Marlboro Friday occurred on April 2, 1993, when Philip Morris announced a 20% price cut to their Marlboro cigarettes and company shares plunged 26%.Nine years later, in 2002, there was similar carnage when Philip Morris USA raised discounting levels.
Nine years later there are signs of another price cut, according to a note from Goldman Sachs.
Our increased caution is based on three factors:
(1) Overall industry-wide price growth is decelerating in the retail data, with flattish price/pack trends in recent months vs. +4-5% a year ago. Some of this is due to a negative mix, but absolute price points have not moved up much in recent months (MO’s price/pack is up 0.6% since June).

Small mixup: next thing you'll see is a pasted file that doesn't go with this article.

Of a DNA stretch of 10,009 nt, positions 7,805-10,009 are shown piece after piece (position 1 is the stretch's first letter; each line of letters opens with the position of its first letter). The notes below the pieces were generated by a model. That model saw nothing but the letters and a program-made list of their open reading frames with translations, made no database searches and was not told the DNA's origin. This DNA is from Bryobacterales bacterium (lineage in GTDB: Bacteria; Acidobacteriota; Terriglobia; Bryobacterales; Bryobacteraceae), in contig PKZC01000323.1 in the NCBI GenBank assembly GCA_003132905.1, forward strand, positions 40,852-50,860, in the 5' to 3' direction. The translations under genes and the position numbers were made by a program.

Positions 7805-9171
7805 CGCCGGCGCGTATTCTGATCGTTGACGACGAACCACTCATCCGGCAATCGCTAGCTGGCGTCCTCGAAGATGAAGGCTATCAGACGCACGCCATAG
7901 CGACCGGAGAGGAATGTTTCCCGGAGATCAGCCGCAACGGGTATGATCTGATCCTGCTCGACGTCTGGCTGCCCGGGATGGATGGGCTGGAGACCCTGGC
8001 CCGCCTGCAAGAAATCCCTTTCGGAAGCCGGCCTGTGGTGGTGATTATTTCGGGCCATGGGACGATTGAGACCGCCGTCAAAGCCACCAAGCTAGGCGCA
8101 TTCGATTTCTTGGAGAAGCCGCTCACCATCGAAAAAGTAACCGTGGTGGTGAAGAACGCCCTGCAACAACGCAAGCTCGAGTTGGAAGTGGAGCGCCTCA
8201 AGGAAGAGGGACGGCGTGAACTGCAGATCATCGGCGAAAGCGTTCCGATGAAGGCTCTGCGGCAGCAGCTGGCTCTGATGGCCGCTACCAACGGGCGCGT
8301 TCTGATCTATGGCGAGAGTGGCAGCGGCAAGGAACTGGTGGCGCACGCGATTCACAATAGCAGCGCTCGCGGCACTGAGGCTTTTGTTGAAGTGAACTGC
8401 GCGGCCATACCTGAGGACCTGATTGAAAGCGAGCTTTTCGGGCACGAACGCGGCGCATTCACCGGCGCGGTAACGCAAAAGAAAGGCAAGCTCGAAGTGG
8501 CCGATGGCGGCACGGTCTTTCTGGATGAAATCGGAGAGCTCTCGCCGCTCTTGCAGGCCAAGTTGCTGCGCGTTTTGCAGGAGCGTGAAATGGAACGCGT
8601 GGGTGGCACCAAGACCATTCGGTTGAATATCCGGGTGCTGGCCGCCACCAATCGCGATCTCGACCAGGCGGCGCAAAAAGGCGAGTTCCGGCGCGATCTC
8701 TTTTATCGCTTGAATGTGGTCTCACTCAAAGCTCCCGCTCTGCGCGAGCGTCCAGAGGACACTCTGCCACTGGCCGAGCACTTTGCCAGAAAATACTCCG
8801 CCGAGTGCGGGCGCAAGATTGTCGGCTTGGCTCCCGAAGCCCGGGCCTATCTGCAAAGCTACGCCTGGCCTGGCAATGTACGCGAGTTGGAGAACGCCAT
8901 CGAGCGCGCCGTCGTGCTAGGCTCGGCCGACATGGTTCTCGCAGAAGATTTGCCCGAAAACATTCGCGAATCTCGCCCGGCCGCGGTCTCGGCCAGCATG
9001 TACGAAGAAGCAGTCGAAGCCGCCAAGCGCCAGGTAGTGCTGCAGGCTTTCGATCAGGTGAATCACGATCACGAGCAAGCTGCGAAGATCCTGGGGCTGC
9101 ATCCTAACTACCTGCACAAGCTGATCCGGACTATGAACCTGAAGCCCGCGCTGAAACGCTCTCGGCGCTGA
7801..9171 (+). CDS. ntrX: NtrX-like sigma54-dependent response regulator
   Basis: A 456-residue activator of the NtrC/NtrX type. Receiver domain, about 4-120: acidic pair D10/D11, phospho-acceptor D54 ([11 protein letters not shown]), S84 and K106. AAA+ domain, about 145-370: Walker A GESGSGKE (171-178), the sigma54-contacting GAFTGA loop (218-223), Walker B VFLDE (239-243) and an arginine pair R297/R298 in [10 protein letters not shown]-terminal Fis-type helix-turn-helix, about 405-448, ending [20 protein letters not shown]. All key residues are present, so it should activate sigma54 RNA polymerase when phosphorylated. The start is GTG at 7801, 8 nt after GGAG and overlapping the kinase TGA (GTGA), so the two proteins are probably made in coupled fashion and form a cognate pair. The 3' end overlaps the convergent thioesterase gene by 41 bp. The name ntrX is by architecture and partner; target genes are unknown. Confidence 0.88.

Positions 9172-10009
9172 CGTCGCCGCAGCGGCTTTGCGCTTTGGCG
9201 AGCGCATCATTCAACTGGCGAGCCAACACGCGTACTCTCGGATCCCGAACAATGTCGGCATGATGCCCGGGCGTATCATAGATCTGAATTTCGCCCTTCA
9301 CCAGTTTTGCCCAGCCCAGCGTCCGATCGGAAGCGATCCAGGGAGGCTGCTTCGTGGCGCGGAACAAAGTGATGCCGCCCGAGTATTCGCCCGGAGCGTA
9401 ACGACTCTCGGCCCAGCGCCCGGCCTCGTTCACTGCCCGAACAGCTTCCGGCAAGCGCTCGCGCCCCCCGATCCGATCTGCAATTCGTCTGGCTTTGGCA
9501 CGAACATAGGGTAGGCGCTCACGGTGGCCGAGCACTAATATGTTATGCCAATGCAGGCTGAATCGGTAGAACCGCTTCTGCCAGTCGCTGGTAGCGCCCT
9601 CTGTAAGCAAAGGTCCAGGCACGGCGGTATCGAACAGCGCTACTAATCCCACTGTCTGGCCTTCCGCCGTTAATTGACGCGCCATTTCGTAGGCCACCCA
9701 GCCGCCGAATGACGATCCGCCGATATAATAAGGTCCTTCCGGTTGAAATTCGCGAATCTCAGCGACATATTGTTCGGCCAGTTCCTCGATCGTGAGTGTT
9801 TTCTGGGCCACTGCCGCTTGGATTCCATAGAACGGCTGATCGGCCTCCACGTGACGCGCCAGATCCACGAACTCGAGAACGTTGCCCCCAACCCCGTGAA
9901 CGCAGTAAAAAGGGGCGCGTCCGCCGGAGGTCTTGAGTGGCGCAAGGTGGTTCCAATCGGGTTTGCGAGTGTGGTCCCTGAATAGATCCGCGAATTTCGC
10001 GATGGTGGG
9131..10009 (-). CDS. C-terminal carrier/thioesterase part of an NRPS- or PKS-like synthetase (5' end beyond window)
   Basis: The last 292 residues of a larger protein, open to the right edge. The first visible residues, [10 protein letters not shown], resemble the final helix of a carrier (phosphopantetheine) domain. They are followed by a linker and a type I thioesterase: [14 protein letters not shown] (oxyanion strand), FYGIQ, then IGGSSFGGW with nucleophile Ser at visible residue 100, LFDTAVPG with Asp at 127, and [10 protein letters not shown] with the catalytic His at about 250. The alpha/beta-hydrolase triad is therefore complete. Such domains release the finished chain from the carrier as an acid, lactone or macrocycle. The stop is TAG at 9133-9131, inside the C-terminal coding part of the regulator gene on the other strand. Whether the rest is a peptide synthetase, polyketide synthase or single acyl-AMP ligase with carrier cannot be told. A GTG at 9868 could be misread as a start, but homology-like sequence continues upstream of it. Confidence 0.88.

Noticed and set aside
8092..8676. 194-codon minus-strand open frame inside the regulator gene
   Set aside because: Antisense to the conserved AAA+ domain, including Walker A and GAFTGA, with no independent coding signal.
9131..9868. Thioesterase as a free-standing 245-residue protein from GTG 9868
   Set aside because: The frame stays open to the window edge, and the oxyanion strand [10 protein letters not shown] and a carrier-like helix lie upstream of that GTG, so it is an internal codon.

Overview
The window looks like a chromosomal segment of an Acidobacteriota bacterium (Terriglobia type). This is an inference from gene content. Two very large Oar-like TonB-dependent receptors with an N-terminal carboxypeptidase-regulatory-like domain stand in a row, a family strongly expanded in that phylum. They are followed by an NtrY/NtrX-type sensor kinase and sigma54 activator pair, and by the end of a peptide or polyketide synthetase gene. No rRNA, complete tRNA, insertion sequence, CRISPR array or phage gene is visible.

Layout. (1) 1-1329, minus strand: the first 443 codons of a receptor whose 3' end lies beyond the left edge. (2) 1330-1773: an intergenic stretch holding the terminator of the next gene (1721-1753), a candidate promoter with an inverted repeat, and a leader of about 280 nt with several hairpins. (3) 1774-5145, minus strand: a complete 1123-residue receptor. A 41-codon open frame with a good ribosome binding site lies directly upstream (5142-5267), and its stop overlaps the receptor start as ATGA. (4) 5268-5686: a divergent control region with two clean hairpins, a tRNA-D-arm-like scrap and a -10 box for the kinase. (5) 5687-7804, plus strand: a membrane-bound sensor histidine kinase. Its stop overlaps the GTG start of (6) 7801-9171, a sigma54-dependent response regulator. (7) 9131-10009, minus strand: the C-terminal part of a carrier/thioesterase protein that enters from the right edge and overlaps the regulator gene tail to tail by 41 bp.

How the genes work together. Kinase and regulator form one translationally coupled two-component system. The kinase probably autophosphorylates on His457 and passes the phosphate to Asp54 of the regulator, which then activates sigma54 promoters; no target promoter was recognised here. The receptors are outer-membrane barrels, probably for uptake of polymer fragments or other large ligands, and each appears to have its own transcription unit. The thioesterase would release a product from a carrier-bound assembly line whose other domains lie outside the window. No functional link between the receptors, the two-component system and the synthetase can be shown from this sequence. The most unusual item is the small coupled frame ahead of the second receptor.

(2) A weak macro backdrop is leading to down-trading to cheaper brands as the discount segment has seen 110 bp of share growth since Aug 2010.
(3) Marlboro’s market share has been on a downward trajectory over the past few quarters.
Despite the renewed caution, Goldman is keeping a neutral rating on Altria, which owns Philip Morris’ U.S. operations. The investment bank has a higher outlook for Philip Morris International and Lorillard.
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